Medicine:Global Library of Women's Medicine

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Global Library of Women's Medicine
ProducerThe Foundation for The Global Library of Women’s Medicine
CostOpen access
DisciplinesWomen's health
Print edition

The Global Library of Women's Medicine is a free and publicly available resource of clinical information on women’s health launched on 20 November 2008.[1][2] Its purpose is to provide expert support to obstetricians, gynecologists, and reproductive health professionals.

The site is contributed to by over 750 specialists and its main feature is a large and continually growing library of specially commissioned chapters on most aspects of women's medicine, constantly reviewed and updated. This has recently been supported by the introduction of an online Learning Assessment option, providing Certificates of Study Completion plus Continuing Professional Development awards (from FIGO - International Federation of Gynaecology and Obstetrics) for those who undertake this assessment successfully [3]

The site also includes an extensive section on Safer Motherhood providing practical guidance for nurses, midwives and other healthcare workers and it offers a free Safer Motherhood app so that these resources can accompany care providers during their daily work. Whilst the resources provided by The Global Library are designed to be relevant everywhere, there is an additional special focus on the needs of LMICs.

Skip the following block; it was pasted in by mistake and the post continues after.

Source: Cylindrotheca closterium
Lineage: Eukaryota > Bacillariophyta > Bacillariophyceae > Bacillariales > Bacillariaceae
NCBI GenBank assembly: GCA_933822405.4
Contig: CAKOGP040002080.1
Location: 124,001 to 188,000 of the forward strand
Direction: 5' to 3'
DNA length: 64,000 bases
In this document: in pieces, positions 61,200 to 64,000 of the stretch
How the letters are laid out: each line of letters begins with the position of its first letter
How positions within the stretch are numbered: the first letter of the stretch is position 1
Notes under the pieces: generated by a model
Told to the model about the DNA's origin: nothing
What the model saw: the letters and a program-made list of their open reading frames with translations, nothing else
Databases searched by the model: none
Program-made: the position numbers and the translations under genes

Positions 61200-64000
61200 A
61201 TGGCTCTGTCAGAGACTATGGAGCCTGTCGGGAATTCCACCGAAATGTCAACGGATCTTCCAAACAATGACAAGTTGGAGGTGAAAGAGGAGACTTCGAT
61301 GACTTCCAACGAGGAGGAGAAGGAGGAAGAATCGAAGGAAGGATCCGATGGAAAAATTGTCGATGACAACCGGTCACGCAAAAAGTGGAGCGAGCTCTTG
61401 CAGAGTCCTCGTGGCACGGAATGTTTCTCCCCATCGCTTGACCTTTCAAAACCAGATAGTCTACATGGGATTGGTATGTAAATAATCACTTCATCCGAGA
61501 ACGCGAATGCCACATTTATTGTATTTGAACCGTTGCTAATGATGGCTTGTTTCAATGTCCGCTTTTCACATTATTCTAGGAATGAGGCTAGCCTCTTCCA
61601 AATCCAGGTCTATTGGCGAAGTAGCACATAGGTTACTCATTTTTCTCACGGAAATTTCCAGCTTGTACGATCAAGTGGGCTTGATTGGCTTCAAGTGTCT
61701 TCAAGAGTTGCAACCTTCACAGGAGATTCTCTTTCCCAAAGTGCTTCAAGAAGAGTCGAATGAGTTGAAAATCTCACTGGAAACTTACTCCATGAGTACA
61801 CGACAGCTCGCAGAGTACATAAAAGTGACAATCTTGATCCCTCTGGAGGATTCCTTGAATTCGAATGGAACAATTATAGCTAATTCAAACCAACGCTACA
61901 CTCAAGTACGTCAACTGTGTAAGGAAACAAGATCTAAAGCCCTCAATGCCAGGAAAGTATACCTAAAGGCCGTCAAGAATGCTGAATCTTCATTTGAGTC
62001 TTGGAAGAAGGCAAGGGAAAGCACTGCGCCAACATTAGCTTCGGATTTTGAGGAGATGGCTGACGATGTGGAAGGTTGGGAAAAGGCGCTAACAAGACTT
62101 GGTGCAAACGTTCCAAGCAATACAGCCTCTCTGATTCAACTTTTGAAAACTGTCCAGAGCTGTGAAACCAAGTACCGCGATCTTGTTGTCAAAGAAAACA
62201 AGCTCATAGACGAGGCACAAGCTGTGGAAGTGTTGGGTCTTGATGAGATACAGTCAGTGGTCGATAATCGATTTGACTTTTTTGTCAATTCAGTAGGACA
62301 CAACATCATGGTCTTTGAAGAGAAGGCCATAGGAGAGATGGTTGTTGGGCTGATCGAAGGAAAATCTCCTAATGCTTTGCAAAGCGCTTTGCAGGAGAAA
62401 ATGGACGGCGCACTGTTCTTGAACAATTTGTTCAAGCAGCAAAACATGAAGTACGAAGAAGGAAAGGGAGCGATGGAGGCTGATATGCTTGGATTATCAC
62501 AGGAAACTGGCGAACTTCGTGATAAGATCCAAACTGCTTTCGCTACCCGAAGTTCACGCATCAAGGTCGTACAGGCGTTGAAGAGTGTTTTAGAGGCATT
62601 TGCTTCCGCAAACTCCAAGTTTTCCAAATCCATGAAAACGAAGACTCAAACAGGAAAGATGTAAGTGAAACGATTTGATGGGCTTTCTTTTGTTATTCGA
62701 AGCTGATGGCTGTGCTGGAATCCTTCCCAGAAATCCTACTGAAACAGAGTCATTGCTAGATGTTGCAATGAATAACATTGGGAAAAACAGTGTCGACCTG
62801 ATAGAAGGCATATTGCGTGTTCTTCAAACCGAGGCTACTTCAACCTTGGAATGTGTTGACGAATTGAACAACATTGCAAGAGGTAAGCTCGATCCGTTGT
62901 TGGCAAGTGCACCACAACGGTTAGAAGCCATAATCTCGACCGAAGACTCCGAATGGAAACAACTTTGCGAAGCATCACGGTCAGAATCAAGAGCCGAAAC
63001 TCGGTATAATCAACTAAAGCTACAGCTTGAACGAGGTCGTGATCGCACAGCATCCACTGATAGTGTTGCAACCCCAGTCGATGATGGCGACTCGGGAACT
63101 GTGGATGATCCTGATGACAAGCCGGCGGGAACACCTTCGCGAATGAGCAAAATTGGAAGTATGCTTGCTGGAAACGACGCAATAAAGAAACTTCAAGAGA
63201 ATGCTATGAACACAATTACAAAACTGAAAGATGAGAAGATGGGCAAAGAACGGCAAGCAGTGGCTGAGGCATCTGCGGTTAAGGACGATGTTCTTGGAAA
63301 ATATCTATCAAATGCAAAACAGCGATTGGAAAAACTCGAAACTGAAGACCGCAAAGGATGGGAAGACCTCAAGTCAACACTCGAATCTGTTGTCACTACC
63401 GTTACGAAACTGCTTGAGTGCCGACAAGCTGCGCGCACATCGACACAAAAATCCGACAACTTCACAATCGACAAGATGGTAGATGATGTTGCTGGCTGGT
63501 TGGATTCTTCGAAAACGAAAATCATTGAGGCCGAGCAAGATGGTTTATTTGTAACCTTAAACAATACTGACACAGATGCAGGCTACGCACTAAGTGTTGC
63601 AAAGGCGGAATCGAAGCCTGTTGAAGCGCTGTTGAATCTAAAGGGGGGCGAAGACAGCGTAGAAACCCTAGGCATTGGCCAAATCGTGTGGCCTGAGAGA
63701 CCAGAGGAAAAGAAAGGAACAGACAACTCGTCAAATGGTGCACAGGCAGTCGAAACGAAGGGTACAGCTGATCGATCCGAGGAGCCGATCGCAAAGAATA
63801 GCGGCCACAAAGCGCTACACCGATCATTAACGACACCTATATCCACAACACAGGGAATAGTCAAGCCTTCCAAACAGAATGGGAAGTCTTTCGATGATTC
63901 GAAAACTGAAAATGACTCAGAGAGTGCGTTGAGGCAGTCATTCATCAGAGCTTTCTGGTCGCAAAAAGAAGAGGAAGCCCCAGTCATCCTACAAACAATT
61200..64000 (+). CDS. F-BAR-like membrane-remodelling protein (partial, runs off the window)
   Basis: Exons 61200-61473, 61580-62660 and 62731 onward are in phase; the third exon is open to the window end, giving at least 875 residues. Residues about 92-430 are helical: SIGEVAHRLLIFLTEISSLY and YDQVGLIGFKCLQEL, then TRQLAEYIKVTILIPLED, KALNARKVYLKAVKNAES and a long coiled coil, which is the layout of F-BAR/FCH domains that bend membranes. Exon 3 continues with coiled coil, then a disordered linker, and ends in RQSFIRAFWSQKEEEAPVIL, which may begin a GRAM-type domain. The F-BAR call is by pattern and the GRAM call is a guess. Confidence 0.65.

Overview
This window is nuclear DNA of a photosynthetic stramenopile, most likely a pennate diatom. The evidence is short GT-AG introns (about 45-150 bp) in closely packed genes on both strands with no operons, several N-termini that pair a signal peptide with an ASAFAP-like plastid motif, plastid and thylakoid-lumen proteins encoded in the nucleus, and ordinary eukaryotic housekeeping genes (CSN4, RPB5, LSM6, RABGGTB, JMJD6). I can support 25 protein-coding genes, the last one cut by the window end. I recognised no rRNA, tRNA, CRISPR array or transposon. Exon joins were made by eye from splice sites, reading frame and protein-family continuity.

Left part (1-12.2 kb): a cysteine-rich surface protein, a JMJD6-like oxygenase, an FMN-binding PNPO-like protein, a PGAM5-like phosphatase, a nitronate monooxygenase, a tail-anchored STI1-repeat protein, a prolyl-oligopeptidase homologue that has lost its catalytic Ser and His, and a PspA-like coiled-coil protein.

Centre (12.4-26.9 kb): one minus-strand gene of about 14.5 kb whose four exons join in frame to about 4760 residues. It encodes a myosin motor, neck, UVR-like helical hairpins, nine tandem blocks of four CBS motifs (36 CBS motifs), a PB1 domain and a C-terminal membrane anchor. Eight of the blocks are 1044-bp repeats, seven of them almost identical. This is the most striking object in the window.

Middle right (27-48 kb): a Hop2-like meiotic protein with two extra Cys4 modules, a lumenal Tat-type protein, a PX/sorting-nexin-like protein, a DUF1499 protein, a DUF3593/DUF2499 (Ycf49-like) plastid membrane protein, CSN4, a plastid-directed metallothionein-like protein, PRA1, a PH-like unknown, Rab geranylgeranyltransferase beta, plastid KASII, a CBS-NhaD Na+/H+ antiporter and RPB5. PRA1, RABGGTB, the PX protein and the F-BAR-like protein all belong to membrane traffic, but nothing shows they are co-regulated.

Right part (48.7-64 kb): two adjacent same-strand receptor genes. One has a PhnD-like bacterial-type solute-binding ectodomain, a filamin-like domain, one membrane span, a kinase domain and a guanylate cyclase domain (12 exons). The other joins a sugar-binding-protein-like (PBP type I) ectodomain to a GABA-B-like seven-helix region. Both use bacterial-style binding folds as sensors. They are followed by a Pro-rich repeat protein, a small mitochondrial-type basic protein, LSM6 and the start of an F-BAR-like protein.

The Global Library is run as a not-for-profit undertaking and it accepts no advertising or commercial sponsorship; its income is dependent on personal donations and unrestricted educational grants.

The editor-in-chief is Peter von Dadelszen, Professor of Global Women’s Health, King's College London.

The website has been certified to be "fully compliant with the HONcode standard for trustworthy health information" by the Health On the Net Foundation.[4]

Welfare of Women

The Welfare of Women global health programme is a new initiative by The Global Library of Women’s Medicine and is an attempt to try and provide health professionals globally with immediate access to the latest, state-of-the-art, information on women’s health and on the ‘best practice’ management of relevant clinical conditions.

In particular the programme tries to address the main factors that have, in the past, often limited the effective transmission of such information to those who need it most by using a range of new technologies and approaches in a carefully integrated manner.  The factors addressed include language (the programme is multi-lingual), distribution (using the internet AND mobile phone technologies combined to maximise coverage, interactivity (offering options for reader interaction – not just passive study, outreach (global distribution, assisted by local networks and national  Societies, adaptability (continuous updating, adaptation and extension) and focus (provided at three separate levels to meet differing needs of readers.

In this way it is hoped that this programme may make a modest but practical contribution to the work of many dedicated healthcare professionals around the world.


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